Once again they modified the apartment, even adding a wooden deck onto our terrace so it would be level with our apartment floor and I could roll out without any difficulty. The building itself is fully accessible and I can navigate pretty much anywhere without assistance. I am so lucky to call Manhattan Plaza my home!
T2C: Who have you make friends with in the building and have those relationships lasted?
Nick Viselli: We were fortunate to have formed many great friendships with Manhattan Plaza residents long before moving here. Some of our earliest friends were actors. Jerry Lee, Adam Michener, Stage Manager, Michael Biondi, who we met through our work with Theater Breaking Through Barriers. In 1989-1990, I had worked on a Yiddish Musical Revue with actors, Bruce Adler and Joanne Borts, years before moving here. I met Sal Biagini while working one season for Mattel during the New York City Toy Fair and I booked that job through Casting Director, Lesley Collis, another MP resident. I had studied in London with actor, Paul Hamilton long before I actually met and became friends with his wife, Anita Hollander, and I had met choreographer, Heidi Latsky, years before becoming her neighbor. Once we became residents, our circle of friendships truly flourished. I think a lot of this community’s spirit is truly generated by the staff. When we first moved in, we became friends with former MP Director, Richard Hunnings, former Application Coordinator, Susan Bernstein, Paulette Woodside, and former Rodney Kirk Center Coordinator, Jim Kelly. Their warmth set the tone, made us feel welcome and helped us to settle in.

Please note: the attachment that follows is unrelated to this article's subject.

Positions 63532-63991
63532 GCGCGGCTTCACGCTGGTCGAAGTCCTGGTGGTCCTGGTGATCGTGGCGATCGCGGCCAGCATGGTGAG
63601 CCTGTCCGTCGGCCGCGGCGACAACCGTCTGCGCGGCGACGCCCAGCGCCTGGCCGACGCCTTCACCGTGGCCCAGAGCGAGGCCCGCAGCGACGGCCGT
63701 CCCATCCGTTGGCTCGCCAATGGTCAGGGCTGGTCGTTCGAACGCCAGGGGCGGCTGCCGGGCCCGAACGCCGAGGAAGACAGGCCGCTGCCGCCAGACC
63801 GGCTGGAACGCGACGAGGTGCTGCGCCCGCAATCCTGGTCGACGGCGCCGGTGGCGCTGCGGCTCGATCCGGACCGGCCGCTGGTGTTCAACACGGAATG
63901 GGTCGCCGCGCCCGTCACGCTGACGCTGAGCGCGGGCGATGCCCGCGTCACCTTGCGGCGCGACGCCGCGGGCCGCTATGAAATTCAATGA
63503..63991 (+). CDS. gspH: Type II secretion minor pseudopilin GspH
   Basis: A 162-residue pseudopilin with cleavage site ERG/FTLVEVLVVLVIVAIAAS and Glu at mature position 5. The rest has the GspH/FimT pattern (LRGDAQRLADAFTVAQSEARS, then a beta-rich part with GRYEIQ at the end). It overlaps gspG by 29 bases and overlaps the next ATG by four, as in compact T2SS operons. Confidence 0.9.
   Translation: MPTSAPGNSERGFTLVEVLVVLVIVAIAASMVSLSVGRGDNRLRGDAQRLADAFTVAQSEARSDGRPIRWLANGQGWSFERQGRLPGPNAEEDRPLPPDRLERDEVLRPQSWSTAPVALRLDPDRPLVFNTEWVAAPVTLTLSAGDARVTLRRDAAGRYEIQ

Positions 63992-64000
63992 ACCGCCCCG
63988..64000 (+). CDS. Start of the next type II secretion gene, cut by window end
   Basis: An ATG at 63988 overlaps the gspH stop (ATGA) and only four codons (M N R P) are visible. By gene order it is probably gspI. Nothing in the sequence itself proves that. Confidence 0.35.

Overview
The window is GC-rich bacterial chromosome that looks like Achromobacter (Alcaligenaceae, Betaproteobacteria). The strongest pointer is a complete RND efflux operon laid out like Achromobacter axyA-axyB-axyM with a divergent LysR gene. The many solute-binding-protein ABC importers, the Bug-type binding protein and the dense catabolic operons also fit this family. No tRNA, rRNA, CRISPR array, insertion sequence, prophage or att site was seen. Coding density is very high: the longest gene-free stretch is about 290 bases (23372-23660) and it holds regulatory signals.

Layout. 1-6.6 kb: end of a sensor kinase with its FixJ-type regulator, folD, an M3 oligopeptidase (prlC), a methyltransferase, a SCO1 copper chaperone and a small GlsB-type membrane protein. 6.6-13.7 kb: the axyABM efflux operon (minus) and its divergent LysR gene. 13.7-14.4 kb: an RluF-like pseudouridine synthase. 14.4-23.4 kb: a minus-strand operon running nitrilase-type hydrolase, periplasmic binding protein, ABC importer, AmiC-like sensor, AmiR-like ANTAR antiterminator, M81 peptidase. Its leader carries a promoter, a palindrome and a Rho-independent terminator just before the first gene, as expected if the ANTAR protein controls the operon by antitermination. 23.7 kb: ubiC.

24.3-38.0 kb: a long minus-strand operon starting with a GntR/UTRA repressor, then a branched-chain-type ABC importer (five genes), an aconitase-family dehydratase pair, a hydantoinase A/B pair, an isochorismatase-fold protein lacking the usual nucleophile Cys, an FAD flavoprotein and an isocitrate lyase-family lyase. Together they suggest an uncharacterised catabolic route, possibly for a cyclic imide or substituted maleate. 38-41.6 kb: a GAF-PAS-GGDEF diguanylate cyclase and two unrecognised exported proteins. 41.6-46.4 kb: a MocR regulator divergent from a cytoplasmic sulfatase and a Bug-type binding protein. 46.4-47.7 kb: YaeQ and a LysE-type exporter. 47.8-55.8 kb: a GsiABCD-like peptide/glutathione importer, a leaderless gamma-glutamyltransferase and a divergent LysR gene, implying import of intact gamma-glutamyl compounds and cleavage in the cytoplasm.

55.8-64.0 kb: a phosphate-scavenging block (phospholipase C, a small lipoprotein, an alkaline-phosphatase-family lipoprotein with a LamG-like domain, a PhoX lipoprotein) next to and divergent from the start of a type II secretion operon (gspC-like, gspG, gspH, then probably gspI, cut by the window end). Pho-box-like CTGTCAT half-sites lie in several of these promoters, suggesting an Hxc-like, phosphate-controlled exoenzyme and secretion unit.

Ann Marie: The community at MP is truly unique. It’s very warm and welcoming and it’s very easy to become enmeshed here. Everyone is so friendly. There are many residents that we don’t know by name, but because we see each other in passing, we’ve become friendly and often stop to chat. The best part is that the community continues to grow. Several of our friends who were on the MP waiting list have now become residents and are currently living here, including Actor/Musical Director, Ben Rauch, Dancer/Choreographer, Satoshi Haga and his wife, Rie Fukuzawa and Actor/Director, Tonya Pinkins. The performing arts community in New York City is actually quite connected and the longer you work in it, the more you discover how close we all are. This becomes magnified at MP, since so many of its residents work in the arts. Last season, TBTB presented the world premiere Bekah Brunstetter’s new play, Public Servant. We cast actor, Chris Henry Coffey, as the male lead and it was only after he started working with us when we realized that he was our neighbor and lived one floor above us with his wife, Jennifer Mudge.
T2C: What shows did you do while living in the building?
Nick Viselli: Since becoming a resident, I have performed in over 18 TBTB productions, including: Hamlet, A Midsummer Night’s Dream, The Cocktail Hour, The Rules of Charity, A Nervous Smile, Bass For Picasso, Agatha Christie’s The Unexpected Guest and The Fourth Wall. I’ve also directed several productions for TBTB and coordinated several international tours to Europe and Asia. In 2015, following the passing of TBTB’s founding Artistic Director, Ike Schambelan, I became TBTB’s Artistic Director and have been working to build on our company’s success ever since.